Myanmar: Civic space regresses further after three years of sustained junta repression

Myanmar 3 year coup anniversary

A model of Insein prison, where thousands of political prisoners have been detained, is seen at the Assistance Association for Political Prisoners (AAPP) office in Mae Sot, Thailand. REUTERS/Soe Zeya Tun

Three years on from the Feb 2021 coup, the assault on civic space by the junta has persisted. In 2023, the CIVICUS Monitor documented the ongoing criminalization of activists and protesters, the silencing of journalists and increasing control of the media, the targeting of lawyers and torture and ill-treatment of political prisoners. Our organisation has also documented digital repression by the junta, the blocking of humanitarian workers and continued violations against the Rohingya.  As a result of this, Myanmar’s civic space rating was downgraded from ‘repressed’ to ‘closed’ by the CIVICUS Monitor in March 2023.

Criminalisation of activists

Myanmar criminalisation of activistsOver the year, the CIVICUS Monitor continued to document the criminalization of activists for terrorism, incitement and high treason.

In February 2023, a military court sentenced Ko Hein Htet aka Ko Po Po, a student activist of the North Okkalapa students’ union, to life in prison for ‘incitement’ and terrorism.   In the same month former student leader and democracy activist Ko Lin Htet Naing, aka Ko James was given an additional five years in prison for terrorism. On 22 March, a court inside Insein Prison sentenced Ko Kaung Sett Paing, a member of Yangon’s North Okkalapa students’ union, to life imprisonment for ‘incitement’. He was then sentenced to death on 25 April for terrorism.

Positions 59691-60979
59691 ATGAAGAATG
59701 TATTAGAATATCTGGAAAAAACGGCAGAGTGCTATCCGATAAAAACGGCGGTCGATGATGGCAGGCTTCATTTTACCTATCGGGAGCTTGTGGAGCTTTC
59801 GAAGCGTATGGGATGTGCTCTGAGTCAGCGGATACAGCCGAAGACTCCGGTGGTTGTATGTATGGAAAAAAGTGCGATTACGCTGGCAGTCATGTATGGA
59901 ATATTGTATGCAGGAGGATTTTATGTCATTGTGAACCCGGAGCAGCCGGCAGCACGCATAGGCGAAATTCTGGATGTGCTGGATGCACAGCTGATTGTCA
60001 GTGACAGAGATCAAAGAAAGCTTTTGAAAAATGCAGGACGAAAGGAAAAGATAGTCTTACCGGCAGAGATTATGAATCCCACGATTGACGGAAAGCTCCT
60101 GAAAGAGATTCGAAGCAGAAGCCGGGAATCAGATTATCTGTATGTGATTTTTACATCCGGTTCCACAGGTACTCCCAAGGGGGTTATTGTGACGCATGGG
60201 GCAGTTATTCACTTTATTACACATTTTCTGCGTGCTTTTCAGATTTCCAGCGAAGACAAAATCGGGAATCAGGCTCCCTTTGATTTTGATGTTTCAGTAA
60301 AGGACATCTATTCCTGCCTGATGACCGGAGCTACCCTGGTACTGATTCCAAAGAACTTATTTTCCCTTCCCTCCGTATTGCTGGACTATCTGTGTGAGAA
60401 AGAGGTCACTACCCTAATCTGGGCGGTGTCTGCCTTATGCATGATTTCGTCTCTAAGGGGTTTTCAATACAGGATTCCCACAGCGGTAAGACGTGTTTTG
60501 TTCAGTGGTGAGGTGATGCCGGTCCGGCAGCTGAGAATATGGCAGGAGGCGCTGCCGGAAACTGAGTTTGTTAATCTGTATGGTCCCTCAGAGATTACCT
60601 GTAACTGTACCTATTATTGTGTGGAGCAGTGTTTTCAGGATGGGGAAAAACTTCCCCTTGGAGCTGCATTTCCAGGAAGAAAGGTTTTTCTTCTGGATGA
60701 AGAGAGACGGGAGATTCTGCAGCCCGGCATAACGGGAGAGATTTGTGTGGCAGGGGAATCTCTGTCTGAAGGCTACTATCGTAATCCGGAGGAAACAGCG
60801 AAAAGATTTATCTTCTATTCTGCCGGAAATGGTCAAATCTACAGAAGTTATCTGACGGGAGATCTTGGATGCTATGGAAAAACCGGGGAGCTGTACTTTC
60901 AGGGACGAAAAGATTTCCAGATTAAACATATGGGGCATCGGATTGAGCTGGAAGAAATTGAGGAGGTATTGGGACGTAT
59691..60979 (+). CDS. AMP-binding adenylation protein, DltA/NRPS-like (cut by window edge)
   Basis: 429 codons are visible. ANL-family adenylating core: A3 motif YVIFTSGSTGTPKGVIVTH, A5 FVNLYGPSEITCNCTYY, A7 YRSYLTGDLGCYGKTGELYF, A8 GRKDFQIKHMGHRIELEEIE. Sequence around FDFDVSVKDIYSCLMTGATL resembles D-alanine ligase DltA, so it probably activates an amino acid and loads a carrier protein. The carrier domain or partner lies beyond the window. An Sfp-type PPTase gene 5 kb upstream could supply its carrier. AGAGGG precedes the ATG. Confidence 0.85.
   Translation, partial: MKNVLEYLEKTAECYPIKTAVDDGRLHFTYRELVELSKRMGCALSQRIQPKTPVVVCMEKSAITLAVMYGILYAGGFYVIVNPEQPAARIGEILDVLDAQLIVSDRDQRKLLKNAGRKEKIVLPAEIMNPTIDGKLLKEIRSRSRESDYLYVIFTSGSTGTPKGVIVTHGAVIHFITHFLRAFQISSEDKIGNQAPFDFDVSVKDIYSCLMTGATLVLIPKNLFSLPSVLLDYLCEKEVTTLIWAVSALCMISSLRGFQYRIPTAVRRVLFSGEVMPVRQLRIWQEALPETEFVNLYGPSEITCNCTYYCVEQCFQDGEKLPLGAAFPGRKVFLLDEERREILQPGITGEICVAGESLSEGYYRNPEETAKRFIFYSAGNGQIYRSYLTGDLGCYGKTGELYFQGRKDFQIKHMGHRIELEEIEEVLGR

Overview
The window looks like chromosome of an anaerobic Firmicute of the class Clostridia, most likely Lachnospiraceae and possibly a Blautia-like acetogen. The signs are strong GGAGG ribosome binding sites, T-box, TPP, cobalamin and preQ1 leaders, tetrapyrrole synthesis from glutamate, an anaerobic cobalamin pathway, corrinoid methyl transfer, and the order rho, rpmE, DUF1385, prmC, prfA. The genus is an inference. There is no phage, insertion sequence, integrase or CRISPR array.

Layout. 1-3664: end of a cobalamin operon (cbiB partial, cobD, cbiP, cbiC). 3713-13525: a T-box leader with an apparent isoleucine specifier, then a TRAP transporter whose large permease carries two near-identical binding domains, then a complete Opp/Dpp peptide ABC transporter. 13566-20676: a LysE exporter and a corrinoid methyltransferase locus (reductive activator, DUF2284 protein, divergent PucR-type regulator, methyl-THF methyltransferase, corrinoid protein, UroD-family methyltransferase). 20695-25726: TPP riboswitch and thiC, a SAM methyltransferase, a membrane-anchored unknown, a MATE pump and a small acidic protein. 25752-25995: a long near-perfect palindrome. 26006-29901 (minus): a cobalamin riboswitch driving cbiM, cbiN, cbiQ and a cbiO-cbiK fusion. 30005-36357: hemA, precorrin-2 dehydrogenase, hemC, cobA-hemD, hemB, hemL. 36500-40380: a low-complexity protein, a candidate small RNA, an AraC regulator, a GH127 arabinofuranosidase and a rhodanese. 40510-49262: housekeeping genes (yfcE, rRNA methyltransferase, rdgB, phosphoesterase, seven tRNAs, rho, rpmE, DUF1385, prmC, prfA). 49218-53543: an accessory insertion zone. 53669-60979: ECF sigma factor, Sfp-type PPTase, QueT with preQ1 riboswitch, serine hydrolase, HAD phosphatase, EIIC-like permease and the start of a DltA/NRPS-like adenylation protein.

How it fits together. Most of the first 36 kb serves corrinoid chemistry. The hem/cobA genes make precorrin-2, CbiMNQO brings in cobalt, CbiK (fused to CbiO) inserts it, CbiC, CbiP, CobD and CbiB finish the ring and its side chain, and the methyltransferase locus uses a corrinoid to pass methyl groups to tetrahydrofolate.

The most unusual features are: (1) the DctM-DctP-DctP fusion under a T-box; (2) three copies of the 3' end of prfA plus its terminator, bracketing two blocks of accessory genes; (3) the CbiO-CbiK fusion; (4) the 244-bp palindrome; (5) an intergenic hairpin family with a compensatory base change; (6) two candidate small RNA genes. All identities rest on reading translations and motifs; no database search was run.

In April 2023, the junta sentenced jailed protest leader Ko Wai Moe Naing (pictured above) to an additional 20 years in prison on trumped up charges of robbery, rioting and carrying a deadly weapon in a crowd. On 19 May 2023, he was sentenced to another 20 years’ imprisonment for committing high treason.

In April 2023, Kachin Baptist leader Reverend Hkalam Samson was sentenced to six years in prison on charges of terrorism, unlawful association and inciting opposition to the military regime. In May 2023, a court in Insein Prison sentenced student activist Banyar Soe Htet to an additional 10 years in prison for funding terrorism , meaning he is set to serve a total of 84 years.

In June 2023, the junta sentenced a male LGBTQI+ activist to 10 years in prison for terrorism. Justin Min Hein was the president of the LGBTQ Union in the country’s central Mandalay region,   and was a leader of several anti-junta activities. In July 2023, the Eastern Yangon District Court sentenced a student activist, Nyan Win Htet to a further five years in prison for alleged terrorism.

In October 2023, the Monywa Prison Court sentenced human rights defender Man Zar Myay Mon to 11 years in prison, on three counts under the Counter-Terrorism Law. He is an environmental and land rights defender, a leading figure of peaceful anti-coup protests in Chaung-U Township, Sagaing Region, following the military coup.

Arrest and jailing of protesters

Myanmar arrest and jailing of activistsProtesters continued to mobilise over the year despite the restrictive environment. Some faced arrests and prosecution for their activism.

In March 2023, a junta court sentenced 13 youth activists to three years of hard labour in prison each for “incitement” after they organised a flash protest in September 2022 against military rule that authorities broke up by ploughing into them with vehicles.

According to Burma Coup Watch, the junta arrested at least 165 people throughout the country for allegedly joining the “Flower Strike” to celebrate State Counsellor Aung San Suu Kyi’s 78th birthday on 19 June 2023. Among those arrested  are  women who were wearing flowers.

On 8 August 2023, civilians across Myanmar commemorated the 35th anniversary of the pro-democracy uprising as they held protests against the ruling military junta. Protesters gathered in Yangon, Sagaing, Mandalay and Tanintharyi regions holding red umbrellas, putting up posters with anti-regime slogans, and burning mock-ups of the newly issued 20,000-kyat note to mark the anniversary of “8888.” Three protesters were arrested in Sagaing Region’s Monywa Township when the junta opened fire on six young activists commemorating the anniversary.

Silencing of journalists and increasing control of the media